Journal Article

A Randomized, Double-Blind, Placebo-Controlled Trial of Combined Nevirapine and Zidovudine Compared with Nevirapine Alone in the Prevention of Perinatal Transmission of HIV in Zimbabwe

Paul Thistle, Rachel F. Spitzer, Richard H. Glazier, Richard Pilon, Gordon Arbess, Andrew Simor, Eleanor Boyle1, Inam Chitsike, Tsungai Chipato, Maureen Gottesman and Michael Silverman

in Clinical Infectious Diseases

Published on behalf of Infectious Diseases Society of America

Volume 44, issue 1, pages 111-119
Published in print January 2007 | ISSN: 1058-4838
Published online January 2007 | e-ISSN: 1537-6591 | DOI: http://dx.doi.org/10.1086/508869
A Randomized, Double-Blind, Placebo-Controlled Trial of Combined Nevirapine and Zidovudine Compared with Nevirapine Alone in the Prevention of Perinatal Transmission of HIV in Zimbabwe

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Background. A single dose of nevirapine (sdNVP) administered to both mother and infant can decrease mother-to-child transmission of human immunodeficiency virus (HIV) by 47%, compared with ultra-short course zidovudine therapy (usZDV). There is limited data about the benefit of usZDV added to sdNVP to prevent mother-to-child transmission.

Methods. We performed a double-blind, randomized, placebo-controlled trial to determine whether usZDV combined with sdNVP improved neonatal outcome, compared with sdNVP alone. Mothers were randomized to 1 of 2 treatment groups. Mothers in the usZDV/sdNVP group received a loading dose of zidovudine (600 mg administered orally) and continued to receive 300-mg doses of zidovudine orally every 3 h while in labor, and their infants received zidovudine at a dosage of 2 mg per kg of body weight 4 times per day orally for 72 h. Mothers and infants in the sdNVP group received zidovudine placebo dosed in the same manner. All mothers also received nevirapine at a dosage of 200 mg orally while in labor, and all infants received nevirapine 2 mg per kg of body weight orally within 72 h of delivery.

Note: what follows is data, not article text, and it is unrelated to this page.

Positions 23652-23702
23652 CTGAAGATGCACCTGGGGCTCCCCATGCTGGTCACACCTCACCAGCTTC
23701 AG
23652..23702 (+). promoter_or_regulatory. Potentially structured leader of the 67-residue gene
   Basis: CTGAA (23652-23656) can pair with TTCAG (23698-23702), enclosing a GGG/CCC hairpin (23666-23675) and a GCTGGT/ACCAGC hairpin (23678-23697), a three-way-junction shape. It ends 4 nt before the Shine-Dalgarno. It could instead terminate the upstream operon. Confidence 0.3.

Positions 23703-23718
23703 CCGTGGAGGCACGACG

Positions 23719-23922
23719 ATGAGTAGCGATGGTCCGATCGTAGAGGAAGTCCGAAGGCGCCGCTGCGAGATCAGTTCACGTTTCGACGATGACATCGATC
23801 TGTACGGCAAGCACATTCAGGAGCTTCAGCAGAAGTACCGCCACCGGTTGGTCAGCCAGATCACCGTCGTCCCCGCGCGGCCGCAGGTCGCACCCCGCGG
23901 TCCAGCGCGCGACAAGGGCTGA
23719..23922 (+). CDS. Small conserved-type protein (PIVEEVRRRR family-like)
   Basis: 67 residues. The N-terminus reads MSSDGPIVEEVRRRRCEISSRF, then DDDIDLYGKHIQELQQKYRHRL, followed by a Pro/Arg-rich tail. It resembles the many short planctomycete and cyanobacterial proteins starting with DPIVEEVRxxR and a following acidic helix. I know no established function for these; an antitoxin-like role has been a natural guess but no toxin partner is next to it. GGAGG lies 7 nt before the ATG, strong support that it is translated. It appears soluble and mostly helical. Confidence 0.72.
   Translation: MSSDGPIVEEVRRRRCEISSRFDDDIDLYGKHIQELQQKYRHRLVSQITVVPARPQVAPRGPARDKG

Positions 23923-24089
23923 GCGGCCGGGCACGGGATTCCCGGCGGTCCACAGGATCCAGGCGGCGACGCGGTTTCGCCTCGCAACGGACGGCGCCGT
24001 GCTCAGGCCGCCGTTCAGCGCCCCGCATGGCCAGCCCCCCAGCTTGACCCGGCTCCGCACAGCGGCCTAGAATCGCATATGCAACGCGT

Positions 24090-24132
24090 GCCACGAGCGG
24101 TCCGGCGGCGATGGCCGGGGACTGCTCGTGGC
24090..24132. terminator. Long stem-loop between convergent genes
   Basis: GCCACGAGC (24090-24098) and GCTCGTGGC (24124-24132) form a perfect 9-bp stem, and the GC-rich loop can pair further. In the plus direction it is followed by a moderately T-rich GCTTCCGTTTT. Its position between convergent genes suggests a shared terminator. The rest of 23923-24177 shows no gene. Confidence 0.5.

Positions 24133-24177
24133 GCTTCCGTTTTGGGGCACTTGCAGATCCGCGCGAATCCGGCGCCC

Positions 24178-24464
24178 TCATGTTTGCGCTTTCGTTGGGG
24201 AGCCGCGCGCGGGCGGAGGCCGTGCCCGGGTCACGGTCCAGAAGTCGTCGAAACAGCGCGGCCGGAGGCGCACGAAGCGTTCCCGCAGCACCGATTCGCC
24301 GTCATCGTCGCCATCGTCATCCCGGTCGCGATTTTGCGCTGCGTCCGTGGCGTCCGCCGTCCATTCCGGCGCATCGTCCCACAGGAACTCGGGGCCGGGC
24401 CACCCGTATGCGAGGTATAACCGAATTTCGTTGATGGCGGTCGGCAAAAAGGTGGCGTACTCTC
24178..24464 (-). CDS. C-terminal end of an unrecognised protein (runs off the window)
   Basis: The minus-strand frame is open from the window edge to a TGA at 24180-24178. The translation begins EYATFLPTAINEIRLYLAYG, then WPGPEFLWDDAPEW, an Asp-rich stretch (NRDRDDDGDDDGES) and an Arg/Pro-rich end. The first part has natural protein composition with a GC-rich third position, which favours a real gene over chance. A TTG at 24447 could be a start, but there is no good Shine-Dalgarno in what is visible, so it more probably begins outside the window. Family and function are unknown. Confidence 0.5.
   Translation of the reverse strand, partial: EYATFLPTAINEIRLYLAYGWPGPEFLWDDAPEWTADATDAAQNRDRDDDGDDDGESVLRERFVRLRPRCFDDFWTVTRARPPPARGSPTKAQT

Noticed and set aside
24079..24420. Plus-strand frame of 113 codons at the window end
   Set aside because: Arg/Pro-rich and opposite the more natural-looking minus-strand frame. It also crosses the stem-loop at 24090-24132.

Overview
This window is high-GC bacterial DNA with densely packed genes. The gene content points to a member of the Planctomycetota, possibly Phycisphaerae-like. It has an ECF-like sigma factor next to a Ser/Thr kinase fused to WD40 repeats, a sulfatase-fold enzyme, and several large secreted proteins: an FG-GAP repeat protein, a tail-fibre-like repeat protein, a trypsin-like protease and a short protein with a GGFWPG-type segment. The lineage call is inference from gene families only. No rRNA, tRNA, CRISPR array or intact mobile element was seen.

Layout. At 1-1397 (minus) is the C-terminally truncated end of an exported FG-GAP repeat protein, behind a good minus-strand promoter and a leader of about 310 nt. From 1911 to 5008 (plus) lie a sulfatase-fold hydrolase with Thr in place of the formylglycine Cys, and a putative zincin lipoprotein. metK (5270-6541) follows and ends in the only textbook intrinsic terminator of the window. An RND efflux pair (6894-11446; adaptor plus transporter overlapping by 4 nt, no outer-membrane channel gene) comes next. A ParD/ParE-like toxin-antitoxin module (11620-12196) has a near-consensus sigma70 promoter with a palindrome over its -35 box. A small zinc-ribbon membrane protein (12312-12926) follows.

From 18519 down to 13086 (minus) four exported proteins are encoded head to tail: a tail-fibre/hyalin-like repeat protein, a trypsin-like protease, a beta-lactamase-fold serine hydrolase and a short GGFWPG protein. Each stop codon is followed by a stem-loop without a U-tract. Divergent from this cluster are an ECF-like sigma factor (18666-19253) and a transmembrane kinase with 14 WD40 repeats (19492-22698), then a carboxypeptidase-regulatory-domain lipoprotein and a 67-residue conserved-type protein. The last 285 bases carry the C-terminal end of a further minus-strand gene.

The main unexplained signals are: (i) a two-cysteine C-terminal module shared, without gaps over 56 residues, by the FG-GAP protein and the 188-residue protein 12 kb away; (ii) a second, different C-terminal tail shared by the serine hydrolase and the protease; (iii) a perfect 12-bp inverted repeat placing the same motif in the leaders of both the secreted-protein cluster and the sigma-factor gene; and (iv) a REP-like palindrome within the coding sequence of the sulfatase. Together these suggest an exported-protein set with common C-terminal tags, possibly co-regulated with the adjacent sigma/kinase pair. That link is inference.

Results. The study was stopped on the basis of futility, because interim data showed that, at present trends, superiority would not be demonstrated. Results at 6 weeks of age were available for 609 infants. The primary end point of HIV RNA positivity or death occurred in 21.8% of infants in the usZDV/sdNVP arm and 23.6% of the infants in the sdNVP arm.

Conclusion. usZDV, when added to a standard 2-dose regimen of sdNVP, did not demonstrate a clinically important decrease in the combined end point of mother-to-child transmission or infant death. High rates of adverse maternal and infant outcome in both study arms suggest that improved approaches are necessary.

Journal Article.  4271 words.  Illustrated.

Subjects: Infectious Diseases ; Immunology ; Public Health and Epidemiology ; Microbiology

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